Jair Bolsonaro uses visit to London for Queen’s funeral as ‘election soapbox’

Speaking from the balcony of his ambassador’s home, Brazilian president rounds on leftists, abortion and ‘gender ideology’

Brazil’s far-right president Jair Bolsonaro has been accused of using the Queen’s funeral as a political soapbox after he flew into London to deliver a speech to supporters about the dangers of leftists, abortion and “gender ideology”.

Speaking from the balcony of the Brazilian ambassador’s 19th-century Mayfair home on Sunday, the South American populist voiced “profound respect” for the royal family and UK citizens and claimed that honouring Queen Elizabeth II was the “main objective” of his visit to London.

But Bolsonaro – who looks poised to lose next month’s presidential election in Brazil – then switched immediately into campaign mode, despite the moment of mourning.

“We’re on the right path,” Brazil’s president told hundreds of yellow-clad supporters who had rallied outside the building – less than two miles from Westminster Hall where the Queen was lying in state.

“We are a country that does not want to discuss the legalisation of drugs, that does not want to discuss the legalisation of abortion and a country that does not accept gender ideology,” Bolsonaro went on. “Our slogan is: God, homeland, family and freedom.”

Bolsonaro’s politically charged comments delighted the hardcore supporters who had come to hear him in central London but sparked anger in the UK and Brazil.

“It’s a funeral, dude,” tweeted Vera Magalhães, a prominent Brazilian journalist who was recently verbally attacked by Bolsonaro during a televised presidential debate.

“Bolsonaro has turned the Queen’s funeral into an election soapbox,” complained Joice Hasselmann, a rightwing politician and former Bolsonaro ally.

Protesters gather outside the ambassador’s residence in Mayfair
Protesters gather outside the ambassador’s residence in Mayfair. Photograph: Clare Handford Photograph: Clare Handford

Paulo Abrāo, a human rights expert and law professor, condemned Bolsonaro’s “insensitive” intervention at a time of national mourning. “Yet another international disgrace,” he wrote.

Friends and relatives of the British journalist and Guardian contributor Dom Phillips, who was murdered in the Amazon in June with the Indigenous expert Bruno Pereira, also gathered outside the ambassador’s residence to voice their outrage at Bolsonaro’s presence.

“Personally, I feel that he is not welcome on British soil … [and] he is not welcome at the Queen’s funeral,” said Clare Handford, a documentary-maker who was a close friend of Phillips.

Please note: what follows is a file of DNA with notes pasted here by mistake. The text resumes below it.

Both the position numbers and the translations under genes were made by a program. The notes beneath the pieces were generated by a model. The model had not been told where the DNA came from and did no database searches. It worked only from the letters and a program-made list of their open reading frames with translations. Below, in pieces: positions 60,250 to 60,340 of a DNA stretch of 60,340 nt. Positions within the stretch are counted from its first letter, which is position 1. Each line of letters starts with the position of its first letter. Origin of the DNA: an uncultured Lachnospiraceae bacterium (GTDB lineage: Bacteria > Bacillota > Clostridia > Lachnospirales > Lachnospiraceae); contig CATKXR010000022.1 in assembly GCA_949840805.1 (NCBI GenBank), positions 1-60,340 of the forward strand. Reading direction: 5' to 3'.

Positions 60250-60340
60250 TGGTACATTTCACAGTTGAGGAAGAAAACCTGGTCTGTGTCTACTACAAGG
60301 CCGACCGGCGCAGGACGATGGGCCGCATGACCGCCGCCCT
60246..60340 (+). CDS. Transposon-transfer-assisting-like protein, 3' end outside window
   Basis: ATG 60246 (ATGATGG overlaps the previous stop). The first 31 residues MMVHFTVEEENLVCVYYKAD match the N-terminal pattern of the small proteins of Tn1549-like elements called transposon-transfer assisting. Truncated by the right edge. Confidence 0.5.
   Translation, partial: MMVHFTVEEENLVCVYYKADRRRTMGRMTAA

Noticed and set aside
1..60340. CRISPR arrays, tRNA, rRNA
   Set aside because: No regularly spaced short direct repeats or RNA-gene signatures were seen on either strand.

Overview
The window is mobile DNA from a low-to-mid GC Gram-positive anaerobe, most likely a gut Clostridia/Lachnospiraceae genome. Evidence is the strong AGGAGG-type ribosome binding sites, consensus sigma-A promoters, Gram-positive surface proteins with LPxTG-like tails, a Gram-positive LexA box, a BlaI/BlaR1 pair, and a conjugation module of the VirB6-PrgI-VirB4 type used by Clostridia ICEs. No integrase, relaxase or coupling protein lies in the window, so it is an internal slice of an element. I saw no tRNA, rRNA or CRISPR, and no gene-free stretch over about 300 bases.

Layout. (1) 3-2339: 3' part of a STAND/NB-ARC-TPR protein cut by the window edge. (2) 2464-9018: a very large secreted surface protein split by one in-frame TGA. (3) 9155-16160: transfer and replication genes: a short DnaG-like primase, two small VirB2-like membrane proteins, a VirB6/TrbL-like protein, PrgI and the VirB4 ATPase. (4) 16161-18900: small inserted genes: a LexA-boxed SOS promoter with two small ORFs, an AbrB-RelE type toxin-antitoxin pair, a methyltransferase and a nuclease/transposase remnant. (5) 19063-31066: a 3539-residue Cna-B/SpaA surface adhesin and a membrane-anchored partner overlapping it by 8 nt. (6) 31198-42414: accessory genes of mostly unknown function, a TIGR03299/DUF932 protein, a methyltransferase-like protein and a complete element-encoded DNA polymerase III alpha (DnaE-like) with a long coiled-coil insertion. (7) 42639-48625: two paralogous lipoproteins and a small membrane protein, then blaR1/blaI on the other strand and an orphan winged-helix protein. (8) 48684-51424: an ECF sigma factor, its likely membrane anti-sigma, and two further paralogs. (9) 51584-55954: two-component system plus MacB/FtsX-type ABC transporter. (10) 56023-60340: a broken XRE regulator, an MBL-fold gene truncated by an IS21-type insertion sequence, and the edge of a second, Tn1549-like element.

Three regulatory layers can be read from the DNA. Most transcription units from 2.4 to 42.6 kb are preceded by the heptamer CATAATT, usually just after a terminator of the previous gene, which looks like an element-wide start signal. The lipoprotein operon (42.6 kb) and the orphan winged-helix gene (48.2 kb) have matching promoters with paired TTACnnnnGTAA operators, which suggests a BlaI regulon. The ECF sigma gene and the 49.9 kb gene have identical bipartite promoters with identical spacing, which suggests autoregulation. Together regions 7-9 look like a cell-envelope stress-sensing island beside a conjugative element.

“He is responsible for the destruction of the Amazon forest and the desecration of Indigenous people … and he must be opposed,” Handford added.

Dom Phillips’s niece, Domonique Davies, was also at the anti-Bolsonaro demo, organised by a group called Brazil Matters, where protesters held banners denouncing the Brazilian president. The small group had to be protected by police as Bolsonaro’s supporters harangued them.

“We were there to object to his presence in the UK and to show solidarity for Dom and Bruno but also for all the Indigenous people and others who have been murdered in the Amazon,” Davies said.

Reports in the Brazilian media claimed Bolsonaro’s team saw the Queen’s funeral as a golden opportunity to boost his flagging re-election campaign by rubbing shoulders with world leaders who have largely shunned him since he came to power in 2019.

“Sources close to the president say [the decision to attend] was influenced by the opportunity to record footage for his campaign propaganda,” the conservative Estado de São Paulo reported last week.

One presidential aide told Brazil’s O Globo newspaper that Bolsonaro saw the funeral as a chance to outdo his leftist rival, the former president Luiz Inácio Lula da Silva, who is leading the race to become Brazil’s next leader.

In his balcony address, Bolsonaro claimed he was on track for victory on 2 October. “There’s no way we aren’t going to win in the first round,” he said to loud cheers and wolf whistles.

However, polls suggest Lula – who boasts a lead of between 12 and 15 points – will prevail when 156 million Brazilians vote.

Sensacionalista, a satirical Brazilian Twitter account, tweeted: “Bolsonaro goes to London to the funeral of his own candidacy.”

Criticism of Bolsonaro’s declaration – in which he spoke for about 13 seconds about the Queen and almost two minutes about his campaign agenda – appeared to touch a nerve among the president’s team.

“Sad that you have forgotten that president Bolsonaro opened his speech to the incredible audience that awaited him – it’s this that should have made the news in any serious newspaper – talking precisely about the death of Queen Elizabeth II,” his son, Eduardo Bolsonaro, tweeted at the Guardian. “You bury yourselves on our own, without credibility.”


Tom Phillips in Rio de Janeiro

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